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Slack Is Said to Be in Funding Talks at $2 Billion-Plus Value (Serena Saitto/Bloomberg Business)

(Bloomberg) -- Slack Technologies Inc., whose software helps people collaborate at work, is in talks with investors to raise financing at a valuation of more than $2 billion, according to people with knowledge of the matter. The funding round hasn’t yet closed, and the size and terms of the deal may change, said the people, who asked not to be identified because the talks are private. A representative of the San Francisco-based company declined to comment. In October, Slack raised $120 million in a round of financing co-led by Kleiner Perkins Caufield & Byers and Google Ventures, valuing the company at $1.12 billion. The investments are a further validation for Stewart Butterfield, who co-founded Tiny Speck Inc. and raised $17 million to develop an online game called Glitch. Tiny Speck had $5 million left when in 2012 Butterfield and the founders decided to shut down the game and return cash to stakeholders. Instead, their investors encouraged them to keep the money and start a new business, which became Slack. Butterfield had previously sold photo-sharing website Flickr to Yahoo! Inc. in 2005. More than 50 U.S. technology companies reached a valuation of at least $1 billion in the past two years, according to CB Insights. Other startups such as Airbnb Inc. and Snapchat Inc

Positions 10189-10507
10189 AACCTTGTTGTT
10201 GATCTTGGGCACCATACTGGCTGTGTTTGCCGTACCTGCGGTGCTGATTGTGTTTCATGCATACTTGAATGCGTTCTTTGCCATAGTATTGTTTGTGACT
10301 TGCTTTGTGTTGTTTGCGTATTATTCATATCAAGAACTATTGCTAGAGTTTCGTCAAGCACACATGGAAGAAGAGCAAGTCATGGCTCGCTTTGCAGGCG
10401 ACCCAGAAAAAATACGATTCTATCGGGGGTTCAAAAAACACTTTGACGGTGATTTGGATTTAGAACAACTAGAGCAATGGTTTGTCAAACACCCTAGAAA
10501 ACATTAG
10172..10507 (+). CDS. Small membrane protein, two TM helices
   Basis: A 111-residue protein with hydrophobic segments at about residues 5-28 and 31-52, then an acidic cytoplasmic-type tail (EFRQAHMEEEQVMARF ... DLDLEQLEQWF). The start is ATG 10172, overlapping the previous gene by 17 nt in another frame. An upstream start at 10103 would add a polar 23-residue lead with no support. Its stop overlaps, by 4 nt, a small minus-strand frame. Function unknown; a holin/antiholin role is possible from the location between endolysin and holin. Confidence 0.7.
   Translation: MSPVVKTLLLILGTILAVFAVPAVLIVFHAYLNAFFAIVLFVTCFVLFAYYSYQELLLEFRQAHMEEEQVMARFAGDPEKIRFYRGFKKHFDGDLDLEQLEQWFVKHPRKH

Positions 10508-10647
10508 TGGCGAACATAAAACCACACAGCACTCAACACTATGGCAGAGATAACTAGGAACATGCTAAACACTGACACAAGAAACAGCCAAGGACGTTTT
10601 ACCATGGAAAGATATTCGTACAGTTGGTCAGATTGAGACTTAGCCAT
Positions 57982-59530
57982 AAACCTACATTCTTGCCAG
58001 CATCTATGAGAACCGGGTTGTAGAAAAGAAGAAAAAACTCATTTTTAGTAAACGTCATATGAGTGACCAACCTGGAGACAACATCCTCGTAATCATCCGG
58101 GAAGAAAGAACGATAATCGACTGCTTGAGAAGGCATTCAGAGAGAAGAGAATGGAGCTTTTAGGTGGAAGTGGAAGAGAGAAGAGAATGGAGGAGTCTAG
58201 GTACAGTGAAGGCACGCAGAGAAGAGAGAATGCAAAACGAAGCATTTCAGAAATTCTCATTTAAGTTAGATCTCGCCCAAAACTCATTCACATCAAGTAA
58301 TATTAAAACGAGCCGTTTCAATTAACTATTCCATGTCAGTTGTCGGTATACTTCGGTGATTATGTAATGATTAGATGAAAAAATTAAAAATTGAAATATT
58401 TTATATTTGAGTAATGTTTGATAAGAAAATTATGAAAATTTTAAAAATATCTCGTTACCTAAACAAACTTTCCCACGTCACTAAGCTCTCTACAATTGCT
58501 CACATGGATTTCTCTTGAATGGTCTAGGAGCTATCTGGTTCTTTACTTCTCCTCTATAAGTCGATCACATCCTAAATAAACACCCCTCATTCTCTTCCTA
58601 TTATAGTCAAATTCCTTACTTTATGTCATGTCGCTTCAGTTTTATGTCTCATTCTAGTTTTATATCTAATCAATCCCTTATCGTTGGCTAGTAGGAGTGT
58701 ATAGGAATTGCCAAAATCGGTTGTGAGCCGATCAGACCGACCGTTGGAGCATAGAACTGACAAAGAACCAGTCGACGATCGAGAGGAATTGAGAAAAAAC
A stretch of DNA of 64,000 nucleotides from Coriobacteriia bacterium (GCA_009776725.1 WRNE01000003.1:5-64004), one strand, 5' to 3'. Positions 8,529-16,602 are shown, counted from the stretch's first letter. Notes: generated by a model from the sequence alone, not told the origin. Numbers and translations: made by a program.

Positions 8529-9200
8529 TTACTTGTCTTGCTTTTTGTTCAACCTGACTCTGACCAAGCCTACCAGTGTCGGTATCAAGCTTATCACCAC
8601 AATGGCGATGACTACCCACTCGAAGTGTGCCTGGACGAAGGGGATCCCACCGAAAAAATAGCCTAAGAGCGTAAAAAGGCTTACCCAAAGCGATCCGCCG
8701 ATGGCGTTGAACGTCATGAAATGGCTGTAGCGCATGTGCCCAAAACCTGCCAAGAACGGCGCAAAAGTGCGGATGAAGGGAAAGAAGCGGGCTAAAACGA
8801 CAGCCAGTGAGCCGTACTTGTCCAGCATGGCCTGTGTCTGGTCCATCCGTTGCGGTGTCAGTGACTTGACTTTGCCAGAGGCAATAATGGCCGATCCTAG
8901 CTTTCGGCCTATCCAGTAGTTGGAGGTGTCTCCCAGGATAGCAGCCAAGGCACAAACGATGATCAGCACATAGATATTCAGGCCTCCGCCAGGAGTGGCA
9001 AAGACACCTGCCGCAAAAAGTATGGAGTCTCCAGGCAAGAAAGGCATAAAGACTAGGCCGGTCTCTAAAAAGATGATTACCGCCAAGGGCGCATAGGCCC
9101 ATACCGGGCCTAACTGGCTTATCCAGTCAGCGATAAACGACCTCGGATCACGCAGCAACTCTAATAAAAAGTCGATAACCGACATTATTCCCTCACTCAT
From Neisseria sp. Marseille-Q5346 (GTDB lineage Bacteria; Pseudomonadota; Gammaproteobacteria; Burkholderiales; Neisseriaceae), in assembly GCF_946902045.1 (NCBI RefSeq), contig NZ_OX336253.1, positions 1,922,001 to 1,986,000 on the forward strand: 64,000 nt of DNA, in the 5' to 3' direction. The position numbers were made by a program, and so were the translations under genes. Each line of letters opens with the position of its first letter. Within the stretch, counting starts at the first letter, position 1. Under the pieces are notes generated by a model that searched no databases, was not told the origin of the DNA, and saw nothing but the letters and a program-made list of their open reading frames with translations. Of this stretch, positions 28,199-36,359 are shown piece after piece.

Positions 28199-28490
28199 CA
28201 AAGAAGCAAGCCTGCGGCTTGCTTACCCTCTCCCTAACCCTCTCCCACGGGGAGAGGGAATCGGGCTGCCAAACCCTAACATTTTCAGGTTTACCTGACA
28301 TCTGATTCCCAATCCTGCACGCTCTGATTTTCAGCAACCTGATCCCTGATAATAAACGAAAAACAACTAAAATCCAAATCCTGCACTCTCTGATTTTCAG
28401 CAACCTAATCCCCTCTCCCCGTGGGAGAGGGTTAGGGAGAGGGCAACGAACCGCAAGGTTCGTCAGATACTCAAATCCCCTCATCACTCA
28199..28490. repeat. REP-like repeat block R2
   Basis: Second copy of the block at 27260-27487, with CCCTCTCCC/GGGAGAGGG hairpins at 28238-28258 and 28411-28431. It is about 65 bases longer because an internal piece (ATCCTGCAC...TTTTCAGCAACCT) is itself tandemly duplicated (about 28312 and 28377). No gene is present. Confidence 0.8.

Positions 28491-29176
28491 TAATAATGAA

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Facebook testing app that provides info on callers and automatically blocks calls from commonly blocked numbers on Android (David Ruddock/Android…